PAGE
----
A common theme is that intimate partner violence (IPV) is not about anger, but about power and control. While prior research has focused either on respondents’ or partners’ controlling behaviors, an interactionist perspective provides the basis for hypothesizing that both respondent and partner control will be associated with increased odds of reporting perpetration, and that emotional processes are a component of IPV experiences. Analyses rely on interview data collected at waves 1 and 5 of a longitudinal study (Toledo Adolescent Relationships Study; n = 928) of adolescent and young adult relationships. Results indicate that after controlling for traditional predictors, both respondent and partner control attempts and measures of anger (including a measure of relationship-based anger) contributed significantly to the odds of reporting perpetration. Further, these patterns did not differ by gender, indicating areas of similarity in the relationship and emotional processes associated with variations in men and women’s IPV reports.
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Attrition analyses indicate that subjects retained did not differ significantly on most dimensions (e.g., wave 1 IPV report, parental coercion, and delinquency), but were somewhat more likely to be female, and to report a non-traditional (step-parent, single-parent, and ‘other’) family structure. Additionally, Black respondents and those reporting low levels of parental education (less than high school) were less likely to be retained.
Supplemental multivariate models were tested that specify gender (i.e., combining female reports about their own control attempts and male respondents’ reports about their female partners to create an index of ‘female control’; using a similar strategy to create an index of male control), and we observed similar findings. In these models, both male and female control attempts were related to higher odds of IPV perpetration (results not shown).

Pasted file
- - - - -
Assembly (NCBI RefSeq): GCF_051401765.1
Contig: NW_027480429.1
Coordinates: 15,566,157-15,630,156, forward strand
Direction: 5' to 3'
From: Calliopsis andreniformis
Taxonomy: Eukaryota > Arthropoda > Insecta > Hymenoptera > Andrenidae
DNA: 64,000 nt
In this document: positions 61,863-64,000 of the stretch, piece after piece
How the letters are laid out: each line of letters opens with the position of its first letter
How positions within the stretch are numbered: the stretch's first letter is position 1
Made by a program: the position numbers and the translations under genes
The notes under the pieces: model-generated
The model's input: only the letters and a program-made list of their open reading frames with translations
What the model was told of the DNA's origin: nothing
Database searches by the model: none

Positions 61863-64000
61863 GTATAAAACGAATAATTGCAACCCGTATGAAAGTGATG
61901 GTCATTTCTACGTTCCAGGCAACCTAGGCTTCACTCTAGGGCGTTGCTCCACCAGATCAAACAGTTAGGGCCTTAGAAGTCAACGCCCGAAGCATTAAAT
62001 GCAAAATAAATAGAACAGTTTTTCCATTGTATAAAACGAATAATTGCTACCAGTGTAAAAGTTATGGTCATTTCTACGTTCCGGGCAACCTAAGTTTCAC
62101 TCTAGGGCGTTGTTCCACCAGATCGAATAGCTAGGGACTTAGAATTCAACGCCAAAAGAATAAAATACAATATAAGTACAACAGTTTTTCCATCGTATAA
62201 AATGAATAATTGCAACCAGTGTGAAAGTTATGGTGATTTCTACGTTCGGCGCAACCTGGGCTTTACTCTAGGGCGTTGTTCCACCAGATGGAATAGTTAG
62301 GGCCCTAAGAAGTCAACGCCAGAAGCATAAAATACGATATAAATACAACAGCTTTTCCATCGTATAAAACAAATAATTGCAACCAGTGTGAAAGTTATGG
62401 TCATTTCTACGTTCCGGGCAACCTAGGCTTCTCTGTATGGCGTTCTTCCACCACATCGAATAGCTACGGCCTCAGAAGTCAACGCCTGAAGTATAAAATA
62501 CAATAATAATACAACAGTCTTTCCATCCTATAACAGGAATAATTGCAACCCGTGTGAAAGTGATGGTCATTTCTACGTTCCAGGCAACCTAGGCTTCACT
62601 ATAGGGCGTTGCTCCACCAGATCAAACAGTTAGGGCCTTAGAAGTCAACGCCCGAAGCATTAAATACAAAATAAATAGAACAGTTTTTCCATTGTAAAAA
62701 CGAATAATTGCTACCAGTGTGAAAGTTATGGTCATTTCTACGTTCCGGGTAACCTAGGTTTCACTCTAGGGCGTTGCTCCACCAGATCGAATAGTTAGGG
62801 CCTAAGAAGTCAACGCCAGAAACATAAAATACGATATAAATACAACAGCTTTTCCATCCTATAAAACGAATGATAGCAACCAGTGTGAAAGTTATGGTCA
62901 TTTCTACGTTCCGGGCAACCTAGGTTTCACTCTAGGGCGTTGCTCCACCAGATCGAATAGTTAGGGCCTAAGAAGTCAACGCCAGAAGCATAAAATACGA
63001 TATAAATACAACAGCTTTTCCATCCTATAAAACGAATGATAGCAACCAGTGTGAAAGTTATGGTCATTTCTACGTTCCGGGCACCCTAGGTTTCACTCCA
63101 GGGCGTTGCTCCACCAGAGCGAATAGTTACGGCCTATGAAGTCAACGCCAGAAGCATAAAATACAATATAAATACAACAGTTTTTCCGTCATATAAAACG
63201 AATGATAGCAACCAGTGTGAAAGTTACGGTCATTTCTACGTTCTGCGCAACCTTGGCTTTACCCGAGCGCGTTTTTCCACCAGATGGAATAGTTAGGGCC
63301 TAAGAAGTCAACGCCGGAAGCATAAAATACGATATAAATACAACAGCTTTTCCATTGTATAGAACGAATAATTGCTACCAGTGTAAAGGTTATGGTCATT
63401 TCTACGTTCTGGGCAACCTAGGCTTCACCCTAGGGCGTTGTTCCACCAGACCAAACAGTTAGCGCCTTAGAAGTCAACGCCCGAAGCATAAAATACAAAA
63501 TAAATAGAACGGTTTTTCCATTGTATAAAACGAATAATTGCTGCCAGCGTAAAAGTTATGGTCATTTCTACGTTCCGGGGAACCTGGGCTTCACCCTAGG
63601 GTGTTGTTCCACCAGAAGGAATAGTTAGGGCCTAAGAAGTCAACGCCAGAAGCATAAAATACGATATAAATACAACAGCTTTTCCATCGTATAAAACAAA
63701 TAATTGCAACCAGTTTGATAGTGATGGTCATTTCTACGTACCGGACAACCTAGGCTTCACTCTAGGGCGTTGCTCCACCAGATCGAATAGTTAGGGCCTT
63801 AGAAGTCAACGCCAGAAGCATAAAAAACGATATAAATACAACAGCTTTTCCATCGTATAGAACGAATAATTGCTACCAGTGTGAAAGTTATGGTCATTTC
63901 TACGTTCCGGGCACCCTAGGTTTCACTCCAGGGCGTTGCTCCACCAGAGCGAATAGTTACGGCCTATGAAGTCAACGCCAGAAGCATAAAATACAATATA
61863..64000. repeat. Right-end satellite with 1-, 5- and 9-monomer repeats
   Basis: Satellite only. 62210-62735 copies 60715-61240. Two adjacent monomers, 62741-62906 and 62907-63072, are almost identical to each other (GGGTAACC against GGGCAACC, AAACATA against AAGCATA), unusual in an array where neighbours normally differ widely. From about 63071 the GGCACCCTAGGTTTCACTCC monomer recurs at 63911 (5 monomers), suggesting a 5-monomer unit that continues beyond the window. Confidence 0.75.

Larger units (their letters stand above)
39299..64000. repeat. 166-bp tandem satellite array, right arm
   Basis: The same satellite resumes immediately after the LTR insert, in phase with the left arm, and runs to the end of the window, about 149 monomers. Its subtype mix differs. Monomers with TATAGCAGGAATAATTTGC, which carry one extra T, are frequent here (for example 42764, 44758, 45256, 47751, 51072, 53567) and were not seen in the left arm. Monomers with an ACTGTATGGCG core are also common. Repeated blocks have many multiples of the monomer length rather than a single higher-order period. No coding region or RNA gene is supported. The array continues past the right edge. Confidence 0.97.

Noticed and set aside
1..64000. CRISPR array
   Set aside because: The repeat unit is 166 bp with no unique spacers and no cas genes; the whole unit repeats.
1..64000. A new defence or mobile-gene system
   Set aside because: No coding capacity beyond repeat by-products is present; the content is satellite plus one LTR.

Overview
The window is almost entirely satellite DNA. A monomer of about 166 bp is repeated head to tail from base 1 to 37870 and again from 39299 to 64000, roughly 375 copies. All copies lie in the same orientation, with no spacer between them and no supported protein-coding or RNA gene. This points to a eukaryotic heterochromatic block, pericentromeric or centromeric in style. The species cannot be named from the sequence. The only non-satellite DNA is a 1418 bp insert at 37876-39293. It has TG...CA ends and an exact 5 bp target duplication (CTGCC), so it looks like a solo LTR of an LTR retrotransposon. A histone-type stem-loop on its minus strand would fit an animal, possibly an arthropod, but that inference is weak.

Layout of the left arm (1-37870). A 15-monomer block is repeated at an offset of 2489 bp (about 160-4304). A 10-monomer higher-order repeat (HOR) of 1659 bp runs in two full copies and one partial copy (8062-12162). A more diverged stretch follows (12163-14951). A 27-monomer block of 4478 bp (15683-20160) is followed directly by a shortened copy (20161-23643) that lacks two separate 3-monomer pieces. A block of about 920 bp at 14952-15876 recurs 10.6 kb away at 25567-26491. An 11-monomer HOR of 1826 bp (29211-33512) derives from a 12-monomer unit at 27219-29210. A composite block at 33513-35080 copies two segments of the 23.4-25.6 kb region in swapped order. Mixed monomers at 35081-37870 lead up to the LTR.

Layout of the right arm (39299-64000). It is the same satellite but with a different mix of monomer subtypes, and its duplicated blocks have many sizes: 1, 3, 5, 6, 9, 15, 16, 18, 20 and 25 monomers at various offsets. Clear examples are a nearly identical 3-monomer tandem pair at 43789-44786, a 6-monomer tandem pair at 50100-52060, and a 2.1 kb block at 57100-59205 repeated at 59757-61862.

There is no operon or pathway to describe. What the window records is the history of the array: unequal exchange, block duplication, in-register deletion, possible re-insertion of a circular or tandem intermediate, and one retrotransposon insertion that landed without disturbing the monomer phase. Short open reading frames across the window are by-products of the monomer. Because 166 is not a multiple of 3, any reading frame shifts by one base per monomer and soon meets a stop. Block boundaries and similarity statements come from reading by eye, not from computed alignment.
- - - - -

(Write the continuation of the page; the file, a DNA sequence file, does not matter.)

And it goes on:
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This research was supported by grants from The Eunice Kennedy Shriver National Institute of Child Health and Human Development (HD036223) to Peggy C. Giordano, Principal Investigator, the Department of Health and Human Services (5APRPA006009) to Monica A. Longmore, Principal Investigator, the National Institute of Justice, Office of Justice Programs, U. S. Department of Justice (Awards 2009-IJ-CX-0503 and 2010-MU-MU-0031) to Peggy C. Giordano, Principal Investigator, and in part by the Center for Family and Demographic Research, Bowling Green State University, which has core funding supported by a grant from The Eunice Kennedy Shriver National Institute of Child Health and Human Development (R24HD050959) to Wendy D. Manning, Principal Investigator. The opinions, findings, and conclusions or recommendations expressed in this publication are those of the authors and do not necessarily reflect those of the Department of Justice or the official views of the National Institutes of Health.
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Giordano, P.C., Copp, J.E., Longmore, M.A. et al. Anger, Control, and Intimate Partner Violence in Young Adulthood. J Fam Viol 31, 1–13 (2016). https://doi.org/10.1007/s10896-015-9753-3
- Intimate partner violence
- Young adult relationships